|Title:||Extracting Trend and Instantaneous Frequency from Nonlinear and Non-stationary Data|
|Group/Series/Folder:||Record Group 8.15 - Institute for Advanced Study|
Series 3 - Audio-visual Materials
|Location:||8.15:3 box 1.7|
|Notes:||IAS Distinguished Lecture.|
Abstract: How to extract trend from highly nonlinear and non-stationary data is an important problem that has many practical applications ranging from bio-medical signal analysis to econometrics, finance, and geophysical fluid dynamics. Prof Hou reviews some existing methodologies in defining trend in data analysis. Many of these methods use predetermined basis and is not completely adaptive. They tend to introduce artificial harmonics in the decomposition of the data. Various attempts to preserve the temporal locality property of the data introduce problems of their own. Inspired by the Empirical Mode Decomposition method (EMD) and the recently developed compressed sensing theory, Prof Hou introduces a data-driven time-frequency analysis method using nonlinear optimization. The key idea is to look for the sparsest representation of the data in terms of some unknown basis that is derived from the physical data. He shows that this formulation has some beautiful mathematical structure and can be considered as a nonlinear version of compressed sensing.
Thomas Y. Hou is the Charles Lee Powell Professor of applied and computational mathematics at the California Institute of Technology, and is one of the leading experts in vortex dynamics and multiscale problems. His research interests are centered around developing analytical tools and effective numerical methods for vortex dynamics, interfacial flows, and multiscale problems. He received his PhD from University of California at Los Angeles in 1987. Upon graduating from UCLA, he joined the Courant Institute as a postdoc and then became a faculty member in 1989. He moved to the applied math department at Caltech in 1993, and is currently the executive director of applied and computational mathematics. Prof Hou has received a number of honors and awards, including Fellow of the American Academy of Arts and Sciences in 2011, the SIAM Fellow in 2009, the Computational and Applied Sciences Award from USACM in 2005, the Morningside Gold Medal in Applied Mathematics in 2004, the SIAM Wilkinson Prize in Numerical Analysis and Scientific Computing in 2001, the Francois N. Frenkiel Award from the Division of Fluid Mechanics of APS in 1998, the Feng Kang Prize in Scientific Computing in 1997, a Sloan fellow from 1990 to 1992. He was an invited plenary speaker at the International Congress of Industrial and Applied Mathematics in 2003, and an invited speaker of the International Congress of Mathematicians in 1998. He was also the founding Editor-in-Chief of the SIAM Journal on Multiscale Modeling and Simulation from 2002 to 2007.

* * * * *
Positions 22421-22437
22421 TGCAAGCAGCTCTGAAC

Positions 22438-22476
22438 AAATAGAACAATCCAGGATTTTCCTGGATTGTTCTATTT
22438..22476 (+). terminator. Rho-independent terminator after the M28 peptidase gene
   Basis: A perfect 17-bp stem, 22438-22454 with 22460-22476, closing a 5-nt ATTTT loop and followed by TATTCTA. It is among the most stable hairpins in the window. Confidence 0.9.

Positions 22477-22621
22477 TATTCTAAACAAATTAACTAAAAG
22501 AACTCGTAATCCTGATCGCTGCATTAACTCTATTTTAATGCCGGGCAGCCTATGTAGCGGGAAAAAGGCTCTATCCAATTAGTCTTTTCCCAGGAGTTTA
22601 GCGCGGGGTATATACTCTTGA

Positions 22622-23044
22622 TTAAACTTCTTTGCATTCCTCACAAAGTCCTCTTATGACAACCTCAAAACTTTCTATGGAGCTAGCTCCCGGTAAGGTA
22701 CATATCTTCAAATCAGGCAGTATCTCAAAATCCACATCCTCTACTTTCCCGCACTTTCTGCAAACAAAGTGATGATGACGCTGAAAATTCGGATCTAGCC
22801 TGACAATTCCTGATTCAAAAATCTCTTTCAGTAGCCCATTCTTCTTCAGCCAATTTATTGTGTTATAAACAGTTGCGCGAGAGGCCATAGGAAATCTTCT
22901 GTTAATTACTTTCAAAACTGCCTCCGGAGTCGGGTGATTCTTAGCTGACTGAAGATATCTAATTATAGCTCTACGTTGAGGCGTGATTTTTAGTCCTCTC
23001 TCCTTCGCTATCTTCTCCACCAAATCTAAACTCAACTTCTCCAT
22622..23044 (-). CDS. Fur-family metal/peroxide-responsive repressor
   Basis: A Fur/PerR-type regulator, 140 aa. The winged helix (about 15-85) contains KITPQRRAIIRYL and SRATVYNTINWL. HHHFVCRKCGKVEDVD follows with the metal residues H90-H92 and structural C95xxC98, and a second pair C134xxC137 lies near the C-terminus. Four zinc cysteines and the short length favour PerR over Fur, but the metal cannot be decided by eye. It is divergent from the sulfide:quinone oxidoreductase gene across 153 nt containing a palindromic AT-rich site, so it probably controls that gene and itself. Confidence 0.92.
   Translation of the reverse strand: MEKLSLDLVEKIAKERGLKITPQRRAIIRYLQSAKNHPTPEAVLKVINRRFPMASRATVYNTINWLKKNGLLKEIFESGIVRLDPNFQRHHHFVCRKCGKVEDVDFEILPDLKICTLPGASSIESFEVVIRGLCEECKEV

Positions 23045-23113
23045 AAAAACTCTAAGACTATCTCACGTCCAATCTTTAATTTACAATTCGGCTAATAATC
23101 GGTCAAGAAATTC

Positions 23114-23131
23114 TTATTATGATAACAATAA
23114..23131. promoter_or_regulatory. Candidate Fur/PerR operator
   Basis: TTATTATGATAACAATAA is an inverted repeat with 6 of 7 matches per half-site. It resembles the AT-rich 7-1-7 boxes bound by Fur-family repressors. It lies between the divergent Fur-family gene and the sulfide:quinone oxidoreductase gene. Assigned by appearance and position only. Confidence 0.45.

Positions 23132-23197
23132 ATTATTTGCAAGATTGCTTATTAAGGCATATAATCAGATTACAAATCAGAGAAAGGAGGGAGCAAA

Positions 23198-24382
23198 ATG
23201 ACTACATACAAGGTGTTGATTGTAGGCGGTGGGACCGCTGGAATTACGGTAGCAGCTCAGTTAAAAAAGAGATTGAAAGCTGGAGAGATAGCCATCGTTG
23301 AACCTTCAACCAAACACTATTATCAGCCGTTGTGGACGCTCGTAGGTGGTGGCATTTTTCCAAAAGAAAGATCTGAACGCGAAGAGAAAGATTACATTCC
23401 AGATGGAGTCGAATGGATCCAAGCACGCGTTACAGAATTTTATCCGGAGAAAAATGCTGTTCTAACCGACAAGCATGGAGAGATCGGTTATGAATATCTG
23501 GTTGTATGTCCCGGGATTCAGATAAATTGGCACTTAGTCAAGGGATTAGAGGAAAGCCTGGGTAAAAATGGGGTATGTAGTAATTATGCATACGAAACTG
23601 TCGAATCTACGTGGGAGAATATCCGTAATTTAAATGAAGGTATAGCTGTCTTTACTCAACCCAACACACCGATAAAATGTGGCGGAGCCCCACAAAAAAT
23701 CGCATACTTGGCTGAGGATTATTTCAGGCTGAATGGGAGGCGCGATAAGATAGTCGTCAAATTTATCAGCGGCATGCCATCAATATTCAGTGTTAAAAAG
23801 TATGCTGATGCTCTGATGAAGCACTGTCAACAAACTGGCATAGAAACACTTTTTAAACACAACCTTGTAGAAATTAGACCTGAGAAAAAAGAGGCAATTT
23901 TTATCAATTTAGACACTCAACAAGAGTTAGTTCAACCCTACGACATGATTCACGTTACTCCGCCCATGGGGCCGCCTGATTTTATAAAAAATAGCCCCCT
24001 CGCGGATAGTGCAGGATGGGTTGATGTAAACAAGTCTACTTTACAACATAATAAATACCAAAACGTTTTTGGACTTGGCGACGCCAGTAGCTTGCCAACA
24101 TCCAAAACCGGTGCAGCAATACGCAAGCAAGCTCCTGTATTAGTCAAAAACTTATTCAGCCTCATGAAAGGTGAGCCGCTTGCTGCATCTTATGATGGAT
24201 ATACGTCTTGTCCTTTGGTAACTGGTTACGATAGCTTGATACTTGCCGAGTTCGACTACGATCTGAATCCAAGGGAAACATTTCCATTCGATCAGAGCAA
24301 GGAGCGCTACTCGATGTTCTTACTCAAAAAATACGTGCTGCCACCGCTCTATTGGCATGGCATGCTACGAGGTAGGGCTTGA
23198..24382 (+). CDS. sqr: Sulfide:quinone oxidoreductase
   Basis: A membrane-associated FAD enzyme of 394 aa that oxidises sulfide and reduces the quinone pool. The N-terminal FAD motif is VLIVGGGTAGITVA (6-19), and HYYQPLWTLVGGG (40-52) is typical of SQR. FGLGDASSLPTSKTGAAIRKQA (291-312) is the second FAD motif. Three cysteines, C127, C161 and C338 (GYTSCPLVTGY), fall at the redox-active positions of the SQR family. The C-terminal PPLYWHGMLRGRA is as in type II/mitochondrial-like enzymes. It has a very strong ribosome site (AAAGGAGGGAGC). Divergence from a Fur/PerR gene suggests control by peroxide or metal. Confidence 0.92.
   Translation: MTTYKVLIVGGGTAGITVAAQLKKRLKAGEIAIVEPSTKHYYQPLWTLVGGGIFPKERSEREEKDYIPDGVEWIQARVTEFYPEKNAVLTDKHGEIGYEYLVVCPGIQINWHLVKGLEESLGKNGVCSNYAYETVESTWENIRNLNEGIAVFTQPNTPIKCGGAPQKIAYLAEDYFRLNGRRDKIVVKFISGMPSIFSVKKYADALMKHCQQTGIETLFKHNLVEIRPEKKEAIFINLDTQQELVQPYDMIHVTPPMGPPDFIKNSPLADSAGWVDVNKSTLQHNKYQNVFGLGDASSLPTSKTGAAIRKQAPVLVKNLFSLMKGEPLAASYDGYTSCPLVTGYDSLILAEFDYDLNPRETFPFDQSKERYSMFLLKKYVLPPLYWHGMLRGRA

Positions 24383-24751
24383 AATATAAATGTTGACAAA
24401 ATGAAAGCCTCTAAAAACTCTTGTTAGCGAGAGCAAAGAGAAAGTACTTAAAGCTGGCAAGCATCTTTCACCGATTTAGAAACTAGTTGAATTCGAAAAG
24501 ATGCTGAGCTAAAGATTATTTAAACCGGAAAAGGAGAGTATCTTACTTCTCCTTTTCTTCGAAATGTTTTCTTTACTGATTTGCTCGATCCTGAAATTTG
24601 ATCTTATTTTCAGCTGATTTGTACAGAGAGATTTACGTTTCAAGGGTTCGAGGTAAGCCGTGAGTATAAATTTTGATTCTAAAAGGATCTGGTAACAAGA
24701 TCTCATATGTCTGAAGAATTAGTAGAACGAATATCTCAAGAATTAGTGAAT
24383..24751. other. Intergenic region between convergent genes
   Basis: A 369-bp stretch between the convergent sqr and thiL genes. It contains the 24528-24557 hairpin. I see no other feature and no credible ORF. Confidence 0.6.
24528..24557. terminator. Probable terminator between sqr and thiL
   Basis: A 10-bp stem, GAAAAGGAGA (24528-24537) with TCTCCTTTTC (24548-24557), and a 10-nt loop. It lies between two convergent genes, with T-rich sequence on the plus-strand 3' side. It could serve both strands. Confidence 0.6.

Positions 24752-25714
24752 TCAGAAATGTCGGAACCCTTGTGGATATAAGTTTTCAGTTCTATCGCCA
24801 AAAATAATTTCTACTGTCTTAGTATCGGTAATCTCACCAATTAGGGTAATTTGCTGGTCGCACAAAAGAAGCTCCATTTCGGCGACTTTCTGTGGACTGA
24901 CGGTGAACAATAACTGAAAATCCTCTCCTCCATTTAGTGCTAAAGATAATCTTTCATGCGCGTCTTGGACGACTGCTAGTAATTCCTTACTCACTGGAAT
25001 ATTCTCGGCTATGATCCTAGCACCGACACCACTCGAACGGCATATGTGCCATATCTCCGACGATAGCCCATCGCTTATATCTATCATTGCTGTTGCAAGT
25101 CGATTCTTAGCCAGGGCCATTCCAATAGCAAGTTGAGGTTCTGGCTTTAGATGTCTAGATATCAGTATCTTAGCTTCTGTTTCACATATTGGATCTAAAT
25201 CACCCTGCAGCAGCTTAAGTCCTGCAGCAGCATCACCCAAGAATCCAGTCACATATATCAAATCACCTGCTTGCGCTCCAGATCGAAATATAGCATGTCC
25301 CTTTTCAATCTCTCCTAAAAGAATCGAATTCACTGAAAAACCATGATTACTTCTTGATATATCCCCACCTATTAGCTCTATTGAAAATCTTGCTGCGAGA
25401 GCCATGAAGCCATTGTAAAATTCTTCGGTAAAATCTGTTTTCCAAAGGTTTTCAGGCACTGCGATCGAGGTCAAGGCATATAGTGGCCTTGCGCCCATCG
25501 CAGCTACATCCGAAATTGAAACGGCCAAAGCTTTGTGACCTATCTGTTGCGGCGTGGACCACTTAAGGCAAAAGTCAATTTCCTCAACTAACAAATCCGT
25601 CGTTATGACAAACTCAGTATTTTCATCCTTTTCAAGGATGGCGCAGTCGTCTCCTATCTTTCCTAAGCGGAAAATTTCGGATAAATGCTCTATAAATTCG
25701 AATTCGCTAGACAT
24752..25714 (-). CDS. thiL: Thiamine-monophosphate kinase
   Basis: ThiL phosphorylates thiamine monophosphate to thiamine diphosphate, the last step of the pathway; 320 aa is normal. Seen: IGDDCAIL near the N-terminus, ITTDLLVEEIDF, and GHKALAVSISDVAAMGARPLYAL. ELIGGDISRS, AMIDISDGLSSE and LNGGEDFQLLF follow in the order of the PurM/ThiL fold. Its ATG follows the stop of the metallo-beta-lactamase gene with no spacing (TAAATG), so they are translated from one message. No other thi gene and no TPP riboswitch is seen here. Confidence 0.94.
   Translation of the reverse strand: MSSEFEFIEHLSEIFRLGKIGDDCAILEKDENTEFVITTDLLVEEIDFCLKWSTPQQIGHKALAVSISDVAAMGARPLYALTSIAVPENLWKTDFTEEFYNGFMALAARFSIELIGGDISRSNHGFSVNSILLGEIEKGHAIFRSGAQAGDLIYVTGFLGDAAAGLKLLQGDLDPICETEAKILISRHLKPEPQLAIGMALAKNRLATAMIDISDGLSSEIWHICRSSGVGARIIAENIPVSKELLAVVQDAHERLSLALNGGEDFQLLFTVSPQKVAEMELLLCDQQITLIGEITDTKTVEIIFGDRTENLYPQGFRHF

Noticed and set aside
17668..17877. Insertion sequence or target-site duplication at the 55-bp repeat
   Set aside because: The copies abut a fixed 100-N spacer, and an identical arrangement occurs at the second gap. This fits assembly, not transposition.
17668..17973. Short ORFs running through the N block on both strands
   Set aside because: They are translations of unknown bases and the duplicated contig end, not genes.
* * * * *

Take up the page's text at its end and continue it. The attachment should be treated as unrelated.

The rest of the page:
Duration: 87 min.
|Appears in Series:||8.15:3 - Audio-visual Materials|
Videos for Public -- Distinguished Lectures